Like the material in chapters 13–16 , Jesus’ prayer in chapter 17 is unique to John’s Gospel. It is by far the longest prayer of Jesus recorded in any Gospel and comes at a strategic time in Jesus’ ministry, sandwiched, as it were, between his final instructions to his closest followers and his passion. Jesus’ parting prayer affords us a rare glimpse into his consciousness and perspective on his imminent suffering. Once the prayer is ended, the final events of Jesus’ earthly life ensue in rapid succession: the arrest ( 18:1–11 ); the Jewish and Roman trials ( 18:12–19:16 ); the crucifixion ( 19:17–37 ); the burial (19:38–42 ); the empty tomb and Jesus’ resurrection appearances (chs. 20–21 ). But for one last time, Jesus pauses to take inventory, as it were, of his earthly ministry, giving his final account to the Father and, by praying, expressing his complete dependence on the Father even in this crucial hour.
Andreas J. Köstenberger
John presents this moment not only for its placement in a string of events preceding the crucifixion. Unlike Matthew and Luke, John does not include the incident when the disciples ask Jesus to teach them to pray, and Jesus offers what has become known as the Lord’s Prayer. This prayer, found in John 17, serves as the significant prayer of Jesus. Rather than teaching us how to pray, it gives us an in-depth account of what Jesus prioritized in prayer.
He begins by praying for himself and then prays for his disciples. The world will benefit when this prayer is answered, but he is praying specifically for himself as part of two communities–Jesus as part of the Triune God and as part of the community of disciples he has cultivated. The prayer seems to echo his articulation of the greatest commandment. Jesus centers his prayer in God and prays for his closest neighbors to enjoy what he has experienced in the divine-human relationship–mutual indwelling, belonging, and union.
Jesus was confronting death, the most challenging and radical aspect of incarnation since his birth, as he prayed. It was the ultimate act of love of God and neighbor, which leads him to pray. Again, he starts with himself and then moves to those he has called to do the same. His prayer is part of the preparation he does for his disciples to continue the ministry after his ultimate physical departure. Only through his divine union will he be able to finish what was started at his birth; only through the disciples entering into that union will they be empowered and sustained to follow him wherever their ministry leads.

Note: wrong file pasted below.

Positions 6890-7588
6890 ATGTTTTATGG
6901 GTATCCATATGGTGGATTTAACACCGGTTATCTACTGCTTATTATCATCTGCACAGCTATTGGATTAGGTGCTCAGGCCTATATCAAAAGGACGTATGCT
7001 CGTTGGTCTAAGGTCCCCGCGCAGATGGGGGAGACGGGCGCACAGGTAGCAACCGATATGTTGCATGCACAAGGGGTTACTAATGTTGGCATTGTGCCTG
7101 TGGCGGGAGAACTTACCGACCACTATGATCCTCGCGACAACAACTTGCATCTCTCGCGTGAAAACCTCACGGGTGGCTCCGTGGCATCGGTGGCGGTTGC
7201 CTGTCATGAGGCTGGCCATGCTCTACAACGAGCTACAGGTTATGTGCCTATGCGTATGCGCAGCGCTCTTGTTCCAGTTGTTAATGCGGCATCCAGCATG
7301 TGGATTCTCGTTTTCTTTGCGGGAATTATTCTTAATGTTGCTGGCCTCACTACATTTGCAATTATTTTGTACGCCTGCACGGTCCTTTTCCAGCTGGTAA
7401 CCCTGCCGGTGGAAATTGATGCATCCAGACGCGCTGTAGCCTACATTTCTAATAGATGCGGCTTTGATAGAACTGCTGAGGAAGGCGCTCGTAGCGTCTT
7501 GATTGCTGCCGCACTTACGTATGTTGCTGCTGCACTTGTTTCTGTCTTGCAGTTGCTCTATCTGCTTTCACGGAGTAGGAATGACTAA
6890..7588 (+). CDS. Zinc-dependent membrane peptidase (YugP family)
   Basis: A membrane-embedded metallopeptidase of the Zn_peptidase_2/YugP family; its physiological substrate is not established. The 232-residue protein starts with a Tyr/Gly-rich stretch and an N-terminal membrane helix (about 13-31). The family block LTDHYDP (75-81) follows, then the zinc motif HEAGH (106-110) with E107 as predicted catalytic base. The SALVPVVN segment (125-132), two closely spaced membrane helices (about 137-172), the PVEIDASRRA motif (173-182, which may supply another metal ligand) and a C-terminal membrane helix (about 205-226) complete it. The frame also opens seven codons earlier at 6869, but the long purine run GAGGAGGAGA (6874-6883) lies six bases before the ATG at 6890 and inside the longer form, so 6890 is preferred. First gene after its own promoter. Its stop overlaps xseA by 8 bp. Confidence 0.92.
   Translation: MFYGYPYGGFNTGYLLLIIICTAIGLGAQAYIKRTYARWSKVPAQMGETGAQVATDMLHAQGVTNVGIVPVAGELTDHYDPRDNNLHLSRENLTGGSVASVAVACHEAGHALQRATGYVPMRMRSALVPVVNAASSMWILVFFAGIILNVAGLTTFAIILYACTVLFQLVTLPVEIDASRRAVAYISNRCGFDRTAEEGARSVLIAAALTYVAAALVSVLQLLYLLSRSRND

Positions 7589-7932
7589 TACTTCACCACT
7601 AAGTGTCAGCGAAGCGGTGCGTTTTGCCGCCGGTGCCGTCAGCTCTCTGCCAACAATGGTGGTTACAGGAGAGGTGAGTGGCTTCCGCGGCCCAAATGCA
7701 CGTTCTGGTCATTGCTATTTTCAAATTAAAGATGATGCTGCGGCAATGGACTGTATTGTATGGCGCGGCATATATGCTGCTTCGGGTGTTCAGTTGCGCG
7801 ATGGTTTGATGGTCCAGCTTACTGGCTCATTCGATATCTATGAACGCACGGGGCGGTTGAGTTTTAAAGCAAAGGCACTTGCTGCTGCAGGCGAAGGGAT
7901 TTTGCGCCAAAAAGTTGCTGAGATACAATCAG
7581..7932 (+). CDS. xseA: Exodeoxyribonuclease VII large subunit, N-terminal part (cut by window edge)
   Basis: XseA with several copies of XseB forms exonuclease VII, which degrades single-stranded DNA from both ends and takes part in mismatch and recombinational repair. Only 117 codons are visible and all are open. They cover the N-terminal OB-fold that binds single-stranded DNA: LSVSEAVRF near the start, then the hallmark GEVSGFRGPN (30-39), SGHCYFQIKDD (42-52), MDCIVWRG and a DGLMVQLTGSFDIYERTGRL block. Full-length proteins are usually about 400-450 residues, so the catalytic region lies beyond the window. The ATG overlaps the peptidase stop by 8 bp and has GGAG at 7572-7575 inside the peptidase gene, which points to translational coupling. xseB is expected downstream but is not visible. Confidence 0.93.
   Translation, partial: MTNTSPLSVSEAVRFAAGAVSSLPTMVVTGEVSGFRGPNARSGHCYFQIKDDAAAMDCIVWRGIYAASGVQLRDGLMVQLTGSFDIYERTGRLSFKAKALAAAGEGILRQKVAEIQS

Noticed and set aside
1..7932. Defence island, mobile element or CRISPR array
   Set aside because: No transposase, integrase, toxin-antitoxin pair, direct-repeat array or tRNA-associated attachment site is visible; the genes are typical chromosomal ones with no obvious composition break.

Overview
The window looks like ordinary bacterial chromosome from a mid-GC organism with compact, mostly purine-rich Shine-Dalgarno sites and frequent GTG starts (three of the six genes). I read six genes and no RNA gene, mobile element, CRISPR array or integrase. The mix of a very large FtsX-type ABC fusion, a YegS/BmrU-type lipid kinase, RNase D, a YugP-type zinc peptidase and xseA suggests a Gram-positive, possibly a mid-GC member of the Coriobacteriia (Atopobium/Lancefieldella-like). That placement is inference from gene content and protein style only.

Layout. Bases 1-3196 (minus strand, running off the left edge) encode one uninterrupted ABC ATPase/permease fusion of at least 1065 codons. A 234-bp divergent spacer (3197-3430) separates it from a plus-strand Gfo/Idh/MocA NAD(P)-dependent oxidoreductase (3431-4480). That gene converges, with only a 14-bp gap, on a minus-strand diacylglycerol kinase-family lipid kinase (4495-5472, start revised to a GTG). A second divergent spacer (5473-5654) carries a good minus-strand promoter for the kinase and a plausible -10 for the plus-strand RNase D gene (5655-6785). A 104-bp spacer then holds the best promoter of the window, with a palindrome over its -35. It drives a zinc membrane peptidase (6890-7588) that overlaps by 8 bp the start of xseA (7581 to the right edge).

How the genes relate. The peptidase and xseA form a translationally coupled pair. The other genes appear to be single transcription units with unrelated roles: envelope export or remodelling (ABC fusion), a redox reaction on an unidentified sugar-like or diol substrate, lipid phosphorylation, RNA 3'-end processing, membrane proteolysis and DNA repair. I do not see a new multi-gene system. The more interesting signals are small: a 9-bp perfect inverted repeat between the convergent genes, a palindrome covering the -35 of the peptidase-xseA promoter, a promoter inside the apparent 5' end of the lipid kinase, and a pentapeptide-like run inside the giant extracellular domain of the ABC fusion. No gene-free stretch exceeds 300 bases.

But it is not only their union with God that will keep them steady and encouraged. They will need to remain in unity with one another. Their fruitfulness will not be a result of their individual effort and dedication alone; the commitment and work of the community will make ministry possible:
By reaffirming that his community has rid itself of worldliness and is different in essence, John paradoxically leads his community to proclaim and exemplify the gospel for the world, rather than extricating themselves from it. John’s Gospel, contrary to common perceptions, is not a static, mystical document that calls people to settle down in the intimate quietude of salvation. Rather it demands that people rush into the world that refuses them and hates them, and wrestle with this world to reform it. John’s Gospel demands that the community be both courageous and proactive in its interaction with the world. John’s community is not a closed-in group, but a society again and again opened up by a centrifugal force centered around Christ. The internal cohesion of its members with Jesus as the center was not designed to deny the world or set the community apart from it, but to rush toward it, and to embrace it. Perhaps, this kind of activism and vitality might explain the dynamism of the early Christians, including Johannine Christians, despite their suffering and persecution in the Hellenistic age.
The love that Jesus hopes for his disciples, the first ones called as well as those to come, may seem aspirational but is essential for the reign of Christ to be fully realized in the world, because that reign is love, that reign is incarnation, and that reign is union.